Sanjaya Rajaram believes that leadership can come with time.
Rajaram, who was just named the 2014 World Food Prize Laureate, led for decades the wheat-breeding program at the International Maize and Wheat Improvement Center (CIMMYT) in Mexico.
As a young scientist at CIMMYT, “it took me some time before I could develop some of the skills in leadership,” said the successful Indian-born researcher. “I was able to recognize very early that there has to be a good balance in productivity and in people’s aspirations.”
“For me, the central core of leadership is team building, getting the best people to work together and recognizing each individual for their contribution to a common goal,” Rajaram said.
Rajaram claims the noted plant pathologist, World Food Prize founder and Nobel Peace Prize Laureate Norman Borlaug as his main inspiration as a scientist and as a leader. He was highly influenced by fellow India native M.S. Swaminathan, who taught him about genetics, and by other agricultural researchers. “I basically heard these people talk about their philosophies, and that was enough for me,” he said.
After his time at CIMMYT, Rajaram became director of the International Center for Agricultural Research in the Dry Areas (ICARDA), part of the same international research consortium that includes CIMMYT. He then moved to a private plant-breeding program in Mexico working on wheat and barley.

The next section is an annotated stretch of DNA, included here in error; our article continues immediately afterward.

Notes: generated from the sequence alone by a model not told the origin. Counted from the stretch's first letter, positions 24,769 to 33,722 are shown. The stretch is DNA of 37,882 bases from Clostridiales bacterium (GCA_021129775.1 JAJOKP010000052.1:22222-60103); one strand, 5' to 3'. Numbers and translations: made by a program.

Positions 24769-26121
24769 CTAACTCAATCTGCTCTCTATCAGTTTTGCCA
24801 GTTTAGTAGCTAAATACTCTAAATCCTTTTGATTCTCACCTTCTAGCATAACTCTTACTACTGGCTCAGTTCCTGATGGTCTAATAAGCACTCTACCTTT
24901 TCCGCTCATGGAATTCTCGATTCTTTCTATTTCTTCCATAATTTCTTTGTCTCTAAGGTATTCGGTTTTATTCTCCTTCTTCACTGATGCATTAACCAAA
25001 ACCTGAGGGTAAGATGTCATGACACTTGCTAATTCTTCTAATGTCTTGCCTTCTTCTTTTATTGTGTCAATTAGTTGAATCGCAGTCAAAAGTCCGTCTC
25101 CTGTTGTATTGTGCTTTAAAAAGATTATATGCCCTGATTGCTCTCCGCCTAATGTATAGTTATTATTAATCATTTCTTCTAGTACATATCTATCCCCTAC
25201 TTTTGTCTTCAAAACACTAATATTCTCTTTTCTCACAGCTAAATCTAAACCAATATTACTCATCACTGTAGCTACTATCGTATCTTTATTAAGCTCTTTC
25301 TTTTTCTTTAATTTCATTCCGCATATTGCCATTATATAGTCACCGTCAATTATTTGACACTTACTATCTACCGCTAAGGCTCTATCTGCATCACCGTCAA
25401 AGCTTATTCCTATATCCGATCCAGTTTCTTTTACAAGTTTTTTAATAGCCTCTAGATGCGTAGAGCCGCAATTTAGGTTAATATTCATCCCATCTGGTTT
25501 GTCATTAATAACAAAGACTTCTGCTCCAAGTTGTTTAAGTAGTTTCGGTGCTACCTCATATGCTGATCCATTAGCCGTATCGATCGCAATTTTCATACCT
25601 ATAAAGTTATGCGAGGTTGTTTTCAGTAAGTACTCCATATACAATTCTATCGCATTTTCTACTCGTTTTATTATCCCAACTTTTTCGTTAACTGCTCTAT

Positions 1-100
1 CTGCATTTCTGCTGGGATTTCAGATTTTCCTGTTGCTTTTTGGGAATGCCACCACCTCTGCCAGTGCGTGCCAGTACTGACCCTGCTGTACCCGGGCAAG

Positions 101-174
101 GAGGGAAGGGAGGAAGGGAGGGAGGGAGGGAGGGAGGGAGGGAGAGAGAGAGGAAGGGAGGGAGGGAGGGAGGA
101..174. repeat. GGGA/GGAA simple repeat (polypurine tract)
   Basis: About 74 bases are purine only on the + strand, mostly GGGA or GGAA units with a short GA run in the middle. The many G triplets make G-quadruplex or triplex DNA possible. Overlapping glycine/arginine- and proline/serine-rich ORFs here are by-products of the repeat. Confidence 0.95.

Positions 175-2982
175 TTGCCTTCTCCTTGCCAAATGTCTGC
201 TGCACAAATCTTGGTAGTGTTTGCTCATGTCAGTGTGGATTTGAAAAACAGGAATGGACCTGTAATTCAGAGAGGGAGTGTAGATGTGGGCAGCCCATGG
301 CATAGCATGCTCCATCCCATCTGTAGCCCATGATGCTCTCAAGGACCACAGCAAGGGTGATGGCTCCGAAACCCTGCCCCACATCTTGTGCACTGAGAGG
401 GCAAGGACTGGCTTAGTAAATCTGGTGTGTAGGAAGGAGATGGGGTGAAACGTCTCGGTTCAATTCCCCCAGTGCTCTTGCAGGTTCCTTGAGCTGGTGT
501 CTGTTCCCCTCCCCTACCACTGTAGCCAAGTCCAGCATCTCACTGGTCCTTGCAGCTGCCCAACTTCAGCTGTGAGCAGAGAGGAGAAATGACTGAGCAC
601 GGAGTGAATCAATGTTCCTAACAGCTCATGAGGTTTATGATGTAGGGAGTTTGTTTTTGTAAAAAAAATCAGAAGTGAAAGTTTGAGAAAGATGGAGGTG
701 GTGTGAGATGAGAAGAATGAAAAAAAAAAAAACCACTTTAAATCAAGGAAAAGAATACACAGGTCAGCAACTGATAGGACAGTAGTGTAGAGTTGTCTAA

“Dr. Rajaram has helped to feed millions of people across the world through his lifetime of research and innovation,” U.S. Secretary of State John Kerry said.
Rajaram noted that scientists of all ages who work to improve the quality and quantity of food accept that their work will have both successes and failures. “There are failures in most innovations. Indeed, in agricultural innovations, and especially in plant breeding, there are more failures than success,” he said.
Speaking of young people considering taking up agriculture as a career, Rajaram said: “I believe today’s youth would be very much interested in agriculture as a career if they understood the importance of food, nutrition, health, the environment and related issues.”
“We need leaders to talk to youth in language they can understand,” Rajaram said.